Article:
Mr. Gorbachev, tear down this wall!
President Ronald Reagan’s famous exhortation when visiting Berlin in
1987 has long been widely cited as the clarion call that brought the
Cold War to an end. The United States won, so this version of history
goes, because Ronald Reagan stood firm against the USSR; American
resoluteness brought the evil empire to its knees.
Michael Meyer, who was there at the time as a Newsweek bureau chief, begs to differ.
In this extraordinarily compelling account of the revolutions that
roiled Eastern Europe in 1989, Meyer shows that American intransigence
was only one of many factors that provoked world-shaking change. He
draws together breathtakingly vivid, on-the-ground accounts of the rise
of the Solidarity movement in Poland, the stealth opening of the
Hungarian border, the Velvet Revolution in Prague, and the collapse of
the infamous wall in Berlin. But the most important events, Meyer
contends, occurred secretly, in the heroic stands taken by individuals
in the thick of the struggle—leaders such as poet and playwright Vaclav
Havel in Prague; the Baltic shipwright Lech Walesa; the quietly
determined reform prime minister in Budapest, Miklos Nemeth; and the man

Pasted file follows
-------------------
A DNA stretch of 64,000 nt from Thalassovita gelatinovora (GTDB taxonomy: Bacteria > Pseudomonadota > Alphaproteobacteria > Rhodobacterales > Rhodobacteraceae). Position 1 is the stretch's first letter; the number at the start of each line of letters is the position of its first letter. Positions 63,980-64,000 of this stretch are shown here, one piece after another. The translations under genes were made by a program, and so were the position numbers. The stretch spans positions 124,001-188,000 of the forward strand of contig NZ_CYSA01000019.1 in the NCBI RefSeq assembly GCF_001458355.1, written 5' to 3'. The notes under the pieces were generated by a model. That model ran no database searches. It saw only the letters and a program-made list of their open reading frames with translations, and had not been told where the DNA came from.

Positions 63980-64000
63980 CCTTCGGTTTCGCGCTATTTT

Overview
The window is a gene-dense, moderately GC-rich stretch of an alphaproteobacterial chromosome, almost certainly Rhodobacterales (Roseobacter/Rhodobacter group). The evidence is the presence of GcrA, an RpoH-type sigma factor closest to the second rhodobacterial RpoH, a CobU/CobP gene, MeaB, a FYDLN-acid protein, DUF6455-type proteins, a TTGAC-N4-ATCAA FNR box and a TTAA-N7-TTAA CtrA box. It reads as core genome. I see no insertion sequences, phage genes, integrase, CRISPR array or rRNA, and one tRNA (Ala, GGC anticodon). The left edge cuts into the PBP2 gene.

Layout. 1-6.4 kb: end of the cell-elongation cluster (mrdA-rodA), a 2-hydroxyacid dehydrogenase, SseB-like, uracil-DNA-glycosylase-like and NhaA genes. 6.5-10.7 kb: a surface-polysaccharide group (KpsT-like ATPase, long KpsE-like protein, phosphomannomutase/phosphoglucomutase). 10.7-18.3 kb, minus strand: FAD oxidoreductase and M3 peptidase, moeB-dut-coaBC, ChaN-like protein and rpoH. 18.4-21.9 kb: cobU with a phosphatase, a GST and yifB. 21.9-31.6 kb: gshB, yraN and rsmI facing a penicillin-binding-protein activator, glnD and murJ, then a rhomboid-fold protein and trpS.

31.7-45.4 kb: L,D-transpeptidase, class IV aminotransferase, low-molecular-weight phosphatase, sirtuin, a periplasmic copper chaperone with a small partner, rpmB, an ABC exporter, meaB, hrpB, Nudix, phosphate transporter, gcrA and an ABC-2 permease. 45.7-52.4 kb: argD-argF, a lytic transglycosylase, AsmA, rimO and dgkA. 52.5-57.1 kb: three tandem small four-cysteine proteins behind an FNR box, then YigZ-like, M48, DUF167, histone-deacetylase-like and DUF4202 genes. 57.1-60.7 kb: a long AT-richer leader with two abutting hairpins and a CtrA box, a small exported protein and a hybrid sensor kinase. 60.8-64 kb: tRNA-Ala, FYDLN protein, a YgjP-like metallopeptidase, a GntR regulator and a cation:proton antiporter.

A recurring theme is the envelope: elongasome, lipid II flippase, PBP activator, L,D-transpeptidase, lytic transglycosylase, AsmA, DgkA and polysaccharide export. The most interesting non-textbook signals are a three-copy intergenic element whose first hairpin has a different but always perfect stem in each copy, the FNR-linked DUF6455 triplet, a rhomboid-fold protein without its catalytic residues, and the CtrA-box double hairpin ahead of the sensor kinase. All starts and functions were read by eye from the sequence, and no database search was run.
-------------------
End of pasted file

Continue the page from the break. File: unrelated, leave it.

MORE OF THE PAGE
who privately realized that his empire was already lost and decided,
with courage and intelligence, to let it go in peace, Mikhail Gorbachev,
the Soviet general secretary of the Communist party.
Reporting for Newsweek from the frontlines in Eastern Europe,
Meyer spoke to these players and countless others. Alongside their
deliberate interventions were also the happenstance and human error of
history that are always present when events accelerate to breakneck
speed. Meyer captures these heady days in all of their rich drama and
unpredictability. In doing so he provides not just a thrilling chronicle
of the most important year of the twentieth century but also a crucial
refutation of American political mythology and a triumphal
misunderstanding of history that seduced the United States into many of
the intractable conflicts it faces today. The Year That Changed the World will change not only how we see the past, but also our understanding of America’s future. Download and start listening now!